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Wolfgang Puck Recipes
After all the effort you've put into getting through the holiday season, it's time to allow yourself some instant gratification in the kitchen. That's why I want to help you get back to the basics by talking about one of the easiest and quickest cooking methods around: sauteing.
The French sauter literally means to jump, and that's a perfect way to describe how hopping-quick sauteing can be. All it takes to saute the right way is to start with good-quality ingredients that are naturally tender enough to cook quickly; make sure they're in uniform, small pieces that will cook evenly; and then prepare a quick sauce based on the glaze of delicious juices left in the pan.
Yes, it's that simple. But you still must pay attention to details.
The most important detail is the heat, and that means you need the right pan. A good, wide saute pan will have enough surface area for the food to move around freely in a single layer without crowding. This will allow moisture to escape, so the food cooks by direct contact with the pan rather than by steaming. And the pan should be heavy and made from a material that conducts heat well and evenly, such as stainless steel or anodized aluminum. Many cooks prefer stainless-steel pans with bottoms containing a sandwiched layer of aluminum or copper, which holds and conducts heat well. Some cooks also prefer nonstick pans, which enable them to use less oil.
Whatever kind of pan you use, preheat it well before you add a touch of oil. Then, when the oil is good and hot, in goes the food.
If you watch professional chefs saute, you'll often see them lifting their pans to toss the ingredients around. For home purposes, stirring continuously with a wooden spoon or spatula to keep the food moving will be fine. Once the food is done, add flavorful liquids and seasonings to the hot pan, quickly stir and scrape to "deglaze" or dissolve the flavorful deposits that have formed on the pan's surface, add cream or butter if you'd like a touch of richness, season to taste, and serve the sauteed food and sauce together.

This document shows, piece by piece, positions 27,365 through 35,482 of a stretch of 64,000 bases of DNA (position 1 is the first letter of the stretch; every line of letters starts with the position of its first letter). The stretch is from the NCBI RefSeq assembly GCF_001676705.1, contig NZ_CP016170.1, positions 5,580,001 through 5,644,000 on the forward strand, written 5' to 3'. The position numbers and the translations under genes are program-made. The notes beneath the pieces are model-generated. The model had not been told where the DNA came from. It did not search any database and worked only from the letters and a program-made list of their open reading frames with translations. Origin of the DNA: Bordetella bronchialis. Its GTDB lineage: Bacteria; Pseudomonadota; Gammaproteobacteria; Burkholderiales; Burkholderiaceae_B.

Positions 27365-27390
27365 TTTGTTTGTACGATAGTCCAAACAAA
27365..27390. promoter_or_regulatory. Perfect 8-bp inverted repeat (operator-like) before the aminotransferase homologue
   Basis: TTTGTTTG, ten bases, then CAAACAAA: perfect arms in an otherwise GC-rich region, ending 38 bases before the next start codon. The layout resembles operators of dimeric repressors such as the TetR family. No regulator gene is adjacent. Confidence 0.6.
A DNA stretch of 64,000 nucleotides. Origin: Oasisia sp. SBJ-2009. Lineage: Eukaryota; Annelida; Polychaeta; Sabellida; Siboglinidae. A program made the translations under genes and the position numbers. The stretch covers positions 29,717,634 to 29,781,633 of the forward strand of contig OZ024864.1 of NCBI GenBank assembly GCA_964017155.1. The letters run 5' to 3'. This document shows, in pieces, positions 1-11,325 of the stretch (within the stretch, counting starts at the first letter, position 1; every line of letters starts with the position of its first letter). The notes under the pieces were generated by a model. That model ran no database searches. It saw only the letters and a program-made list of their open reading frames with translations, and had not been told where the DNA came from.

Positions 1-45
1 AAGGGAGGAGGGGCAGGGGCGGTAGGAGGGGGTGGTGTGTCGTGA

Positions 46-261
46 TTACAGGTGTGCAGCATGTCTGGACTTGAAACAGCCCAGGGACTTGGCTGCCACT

One of the best ways I know to master sauteing is a dish I've been making for almost 40 years: Sauteed Shrimp with Sherry, Dijon Mustard, and Tarragon. Follow the recipe and, in minutes, you'll have a terrific appetizer to offer with some crusty bread for soaking up the sauce. Or serve the shrimp and sauce over pasta or rice, add a side of steamed fresh vegetables, and you'll have a main course that's all the more gratifying for having taken you little more than an instant to prepare.
Sauteed Shrimp With Sherry, Dijon Mustard & Tarragon
Serves 6 as an appetizer, 4 as a main course
3 to 4 dozen medium-sized fresh shrimp, shelled and deveined
Freshly ground black pepper
4 tablespoons mild-flavored oil, such as safflower or canola oil
2 medium shallots, minced
1 small bunch fresh tarragon, leaves minced
1/2 cup dry or medium-dry sherry
1/2 cup heavy cream
1/2 pound unsalted butter, cut into small pieces
2 tablespoons Dijon mustard
1 tablespoon minced fresh chives
Season the shrimp with salt and pepper to taste. Set aside.
Divide the oil between two large, heavy saute pans. Heat the pans over high heat until the oil flows freely in the pans and shimmers slightly. Divide the shrimp between the pans and saute, stirring frequently, until the shrimp turn uniformly pink and look plump and firm but still slightly translucent, 6 to 7 minutes. With a slotted spoon, transfer the shrimp to a warm plate, cover with aluminum foil, and set aside.
Divide the minced shallot between the 2 pans and add 1/2 tablespoon of the tarragon to each pan. Saute, stirring continuously, until the shallots begin to turn transparent and just slightly golden, 2 to 3 minutes. Divide the sherry between the pans and stir and scrape with a wooden spoon to deglaze the pan deposits; then, pour the contents of one pan into the other. Stir the cream into the sherry and simmer briskly, stirring frequently, until the sauce is thick enough to coat the back of a spoon. A small piece at a time, whisk in the butter. At the last minute, reduce the heat to very low and whisk in the mustard, taking care that the sauce doesn't boil, which would turn the mustard grainy. Adjust the seasonings to taste with a little more salt and pepper.
Arrange the shrimp on serving plates or on top of beds of cooked pasta or steamed rice. Spoon the sauce over and around the shrimp. Garnish with chives and serve immediately.
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Sauteed Shrimp with Sherry, Dijon Mustard and Tarragon - Wolfgang Puck Recipes
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